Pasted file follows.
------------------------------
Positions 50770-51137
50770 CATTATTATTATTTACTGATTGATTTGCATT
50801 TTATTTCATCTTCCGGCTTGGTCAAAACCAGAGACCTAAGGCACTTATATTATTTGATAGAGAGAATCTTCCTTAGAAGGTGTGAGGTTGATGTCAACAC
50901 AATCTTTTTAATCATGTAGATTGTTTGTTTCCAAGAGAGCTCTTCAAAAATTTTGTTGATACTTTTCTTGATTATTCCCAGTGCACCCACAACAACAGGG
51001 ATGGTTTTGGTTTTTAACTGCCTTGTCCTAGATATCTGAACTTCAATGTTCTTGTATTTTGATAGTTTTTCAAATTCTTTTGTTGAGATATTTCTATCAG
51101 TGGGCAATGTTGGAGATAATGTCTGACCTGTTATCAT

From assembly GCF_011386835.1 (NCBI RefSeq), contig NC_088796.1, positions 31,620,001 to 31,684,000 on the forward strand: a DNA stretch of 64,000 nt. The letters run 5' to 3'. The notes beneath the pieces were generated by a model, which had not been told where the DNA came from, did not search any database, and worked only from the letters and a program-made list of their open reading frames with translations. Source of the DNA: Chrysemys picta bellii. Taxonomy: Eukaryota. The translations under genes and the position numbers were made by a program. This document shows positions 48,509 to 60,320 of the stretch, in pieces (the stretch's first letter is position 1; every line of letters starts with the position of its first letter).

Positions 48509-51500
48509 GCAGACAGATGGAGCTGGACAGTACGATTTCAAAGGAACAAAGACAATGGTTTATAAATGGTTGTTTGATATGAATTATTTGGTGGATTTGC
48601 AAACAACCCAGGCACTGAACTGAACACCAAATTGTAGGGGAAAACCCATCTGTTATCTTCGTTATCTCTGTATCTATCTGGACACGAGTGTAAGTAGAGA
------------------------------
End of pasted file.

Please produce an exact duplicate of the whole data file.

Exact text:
Positions 50770-51137
50770 CATTATTATTATTTACTGATTGATTTGCATT
50801 TTATTTCATCTTCCGGCTTGGTCAAAACCAGAGACCTAAGGCACTTATATTATTTGATAGAGAGAATCTTCCTTAGAAGGTGTGAGGTTGATGTCAACAC
50901 AATCTTTTTAATCATGTAGATTGTTTGTTTCCAAGAGAGCTCTTCAAAAATTTTGTTGATACTTTTCTTGATTATTCCCAGTGCACCCACAACAACAGGG
51001 ATGGTTTTGGTTTTTAACTGCCTTGTCCTAGATATCTGAACTTCAATGTTCTTGTATTTTGATAGTTTTTCAAATTCTTTTGTTGAGATATTTCTATCAG
51101 TGGGCAATGTTGGAGATAATGTCTGACCTGTTATCAT

From assembly GCF_011386835.1 (NCBI RefSeq), contig NC_088796.1, positions 31,620,001 to 31,684,000 on the forward strand: a DNA stretch of 64,000 nt. The letters run 5' to 3'. The notes beneath the pieces were generated by a model, which had not been told where the DNA came from, did not search any database, and worked only from the letters and a program-made list of their open reading frames with translations. Source of the DNA: Chrysemys picta bellii. Taxonomy: Eukaryota. The translations under genes and the position numbers were made by a program. This document shows positions 48,509 to 60,320 of the stretch, in pieces (the stretch's first letter is position 1; every line of letters starts with the position of its first letter).

Positions 48509-51500
48509 GCAGACAGATGGAGCTGGACAGTACGATTTCAAAGGAACAAAGACAATGGTTTATAAATGGTTGTTTGATATGAATTATTTGGTGGATTTGC
48601 AAACAACCCAGGCACTGAACTGAACACCAAATTGTAGGGGAAAACCCATCTGTTATCTTCGTTATCTCTGTATCTATCTGGACACGAGTGTAAGTAGAGA